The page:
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Support the merchants who support your community

By Andy Ellen

N.C. Retail Merchants

Hurricane Matthew hit North Carolina harder than anyone could have imagined. Millions of North Carolinians were affected either by wind damage, power outages or flooding.

While none of us ever want any disaster to occur, fortunately, when they do happen, they seem to bring out the best in people.

Maybe we get to know our neighbor better by helping them remove a tree off their roof; maybe we appreciate our power utility a little more as we watch them bring in crews from other states and work around the clock to restore power and normalcy; maybe we thank our insurance company that writes the claims check for that hole in the roof.

One industry whose service we hope you will recognize in these tough times is North Carolina’s largest private employer — the retail industry — which employs one out of every four North Carolinians.

In addition to donating millions of dollars of product, countless retailers worked with the State Division of Emergency Management to get their stores back up and running to serve their affected communities.  This allowed the state to shift resources to other affected areas.

Retailers were there to help their communities, whether it was a grocery store handing out bottled water and ice in their store parking lots, a mass retailer donating underwear and socks to shelters where people lost everything, a furniture retailer loaning an 18-wheeler to store supplies or a pharmacy creating a temporary pharmacy in the parking lot so senior citizens could get their necessary medicine.

North Carolina’s retailers went the extra mile to get supplies such as food, water, medicine, gasoline, plywood, generators, ice etc. from their distribution centers to their stores in the hardest- hit areas despite numerous road closures and significant detours.

One independent grocery store owner in Princeville told of their store manager who lost everything she owned for a second time but showed up to work and take care of store customers because she knew the struggles they were facing.

When Kinston, Lumberton, Goldsboro, Princeville and others needed help, they turned to their local retailers that are always there to help their communities. These are the brick-and-mortar stores, both independent and chain, who are ingrained in every community across North Carolina. They employ our neighbors, pay property taxes, collect the sales taxes that fund our roads and schools, sponsor the Little League team, high school band and school spirit night, and they packed sandbags as they waited for the Neuse River to crest in Kinston.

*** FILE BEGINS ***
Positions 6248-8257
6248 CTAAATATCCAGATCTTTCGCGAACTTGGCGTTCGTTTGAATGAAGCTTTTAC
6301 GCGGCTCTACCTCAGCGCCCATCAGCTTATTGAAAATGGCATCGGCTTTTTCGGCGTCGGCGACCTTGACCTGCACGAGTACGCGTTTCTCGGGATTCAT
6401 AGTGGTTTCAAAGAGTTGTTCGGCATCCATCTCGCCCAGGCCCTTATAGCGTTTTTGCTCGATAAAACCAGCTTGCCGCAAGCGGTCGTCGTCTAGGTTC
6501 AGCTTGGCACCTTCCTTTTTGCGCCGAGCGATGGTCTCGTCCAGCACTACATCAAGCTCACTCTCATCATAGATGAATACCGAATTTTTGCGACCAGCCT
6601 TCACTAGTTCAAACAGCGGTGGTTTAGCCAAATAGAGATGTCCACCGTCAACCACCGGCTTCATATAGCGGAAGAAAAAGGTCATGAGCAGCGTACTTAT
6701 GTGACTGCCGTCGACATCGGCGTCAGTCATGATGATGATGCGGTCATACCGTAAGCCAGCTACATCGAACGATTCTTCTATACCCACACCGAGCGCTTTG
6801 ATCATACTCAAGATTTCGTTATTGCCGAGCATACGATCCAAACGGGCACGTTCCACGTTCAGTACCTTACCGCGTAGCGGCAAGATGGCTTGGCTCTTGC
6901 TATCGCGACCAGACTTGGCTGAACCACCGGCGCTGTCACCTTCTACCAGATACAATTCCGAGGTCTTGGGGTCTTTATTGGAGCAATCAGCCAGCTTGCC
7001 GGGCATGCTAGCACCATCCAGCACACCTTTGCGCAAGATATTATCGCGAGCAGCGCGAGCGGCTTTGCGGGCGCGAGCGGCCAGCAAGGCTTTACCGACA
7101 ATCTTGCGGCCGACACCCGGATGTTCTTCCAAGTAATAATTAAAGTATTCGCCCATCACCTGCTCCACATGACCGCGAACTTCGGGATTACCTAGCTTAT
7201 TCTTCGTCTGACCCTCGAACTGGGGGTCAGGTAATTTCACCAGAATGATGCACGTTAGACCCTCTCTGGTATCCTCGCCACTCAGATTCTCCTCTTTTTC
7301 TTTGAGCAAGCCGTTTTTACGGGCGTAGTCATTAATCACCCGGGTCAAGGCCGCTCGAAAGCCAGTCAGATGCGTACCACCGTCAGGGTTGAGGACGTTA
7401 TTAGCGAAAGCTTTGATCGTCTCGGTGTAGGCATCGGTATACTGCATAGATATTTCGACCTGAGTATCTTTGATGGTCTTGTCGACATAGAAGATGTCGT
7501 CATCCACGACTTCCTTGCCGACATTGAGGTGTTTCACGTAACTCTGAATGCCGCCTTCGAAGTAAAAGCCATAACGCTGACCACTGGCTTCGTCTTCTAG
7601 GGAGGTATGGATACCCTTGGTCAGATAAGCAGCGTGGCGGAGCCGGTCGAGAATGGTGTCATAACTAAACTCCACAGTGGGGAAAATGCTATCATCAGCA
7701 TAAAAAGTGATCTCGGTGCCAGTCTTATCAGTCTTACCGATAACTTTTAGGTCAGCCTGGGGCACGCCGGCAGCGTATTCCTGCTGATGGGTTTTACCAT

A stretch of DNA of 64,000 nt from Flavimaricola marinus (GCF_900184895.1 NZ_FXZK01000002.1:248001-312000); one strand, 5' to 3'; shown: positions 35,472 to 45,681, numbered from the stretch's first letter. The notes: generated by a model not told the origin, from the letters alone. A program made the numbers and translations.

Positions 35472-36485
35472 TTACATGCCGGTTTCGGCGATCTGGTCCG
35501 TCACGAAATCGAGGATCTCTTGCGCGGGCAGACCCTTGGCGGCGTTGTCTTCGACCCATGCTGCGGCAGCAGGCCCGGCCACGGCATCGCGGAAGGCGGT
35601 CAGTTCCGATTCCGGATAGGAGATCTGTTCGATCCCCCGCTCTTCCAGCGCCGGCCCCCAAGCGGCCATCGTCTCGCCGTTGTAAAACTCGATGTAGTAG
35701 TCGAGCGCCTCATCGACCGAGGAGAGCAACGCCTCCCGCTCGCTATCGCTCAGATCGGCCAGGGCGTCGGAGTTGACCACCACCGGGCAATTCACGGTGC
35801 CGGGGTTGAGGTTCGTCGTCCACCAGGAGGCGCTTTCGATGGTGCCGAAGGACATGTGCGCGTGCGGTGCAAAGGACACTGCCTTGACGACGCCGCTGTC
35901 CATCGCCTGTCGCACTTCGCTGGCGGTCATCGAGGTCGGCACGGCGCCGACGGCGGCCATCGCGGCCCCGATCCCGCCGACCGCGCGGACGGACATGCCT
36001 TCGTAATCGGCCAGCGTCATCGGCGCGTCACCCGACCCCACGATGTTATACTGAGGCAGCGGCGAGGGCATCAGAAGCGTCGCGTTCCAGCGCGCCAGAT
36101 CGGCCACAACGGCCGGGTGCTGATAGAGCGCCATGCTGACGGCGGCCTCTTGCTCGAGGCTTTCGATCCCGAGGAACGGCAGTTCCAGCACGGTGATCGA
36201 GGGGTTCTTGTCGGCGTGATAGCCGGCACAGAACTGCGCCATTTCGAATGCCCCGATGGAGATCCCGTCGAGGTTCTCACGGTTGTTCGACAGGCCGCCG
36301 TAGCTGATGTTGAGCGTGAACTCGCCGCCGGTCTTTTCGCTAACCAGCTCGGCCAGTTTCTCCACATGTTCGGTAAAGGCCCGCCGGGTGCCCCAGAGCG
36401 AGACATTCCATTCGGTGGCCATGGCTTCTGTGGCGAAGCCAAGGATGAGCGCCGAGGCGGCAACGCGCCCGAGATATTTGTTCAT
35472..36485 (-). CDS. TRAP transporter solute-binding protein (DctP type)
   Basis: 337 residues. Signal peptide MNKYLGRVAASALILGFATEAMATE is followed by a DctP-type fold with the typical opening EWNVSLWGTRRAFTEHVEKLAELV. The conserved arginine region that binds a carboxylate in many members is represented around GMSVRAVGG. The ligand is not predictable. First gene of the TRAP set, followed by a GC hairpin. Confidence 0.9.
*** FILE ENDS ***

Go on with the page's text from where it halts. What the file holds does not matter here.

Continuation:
Meanwhile, where were the online competitors to your local retailers? Were Overstock, eBay, NewEgg, etc. packing sandbags or donating bottled water, socks or ice etc.? No. Yet, these are the same companies that take advantage of a 7 percent sales tax loophole that is killing brick-and-mortar businesses and that Congress needs to fix. These companies don’t collect sales tax, but they transport their boxes of merchandise on our roads and send those boxes to our landfills that are paid for by the sales tax local retailers must collect.

When did you ever see the local Little League Team with Overstock.com emblazoned across their jersey or NewEgg as a member of the High School Booster Club?

As we head into the holiday season, with Black Friday and Cyber Monday around the corner, please consider making a donation to an affected community or sponsoring a family that lost everything. And when you think about opening up that laptop to order a gift or even your laundry or dish detergent, close it and go to your local store to buy it instead.

Support those businesses that support what you care about in your community — your schools, your youth organizations, your Food Banks, and employing your neighbors — and ensure that, if a disaster hits where you live, they will still be there to help.

Andy Ellen is president and general counsel for the North Carolina Retail Merchants Association.

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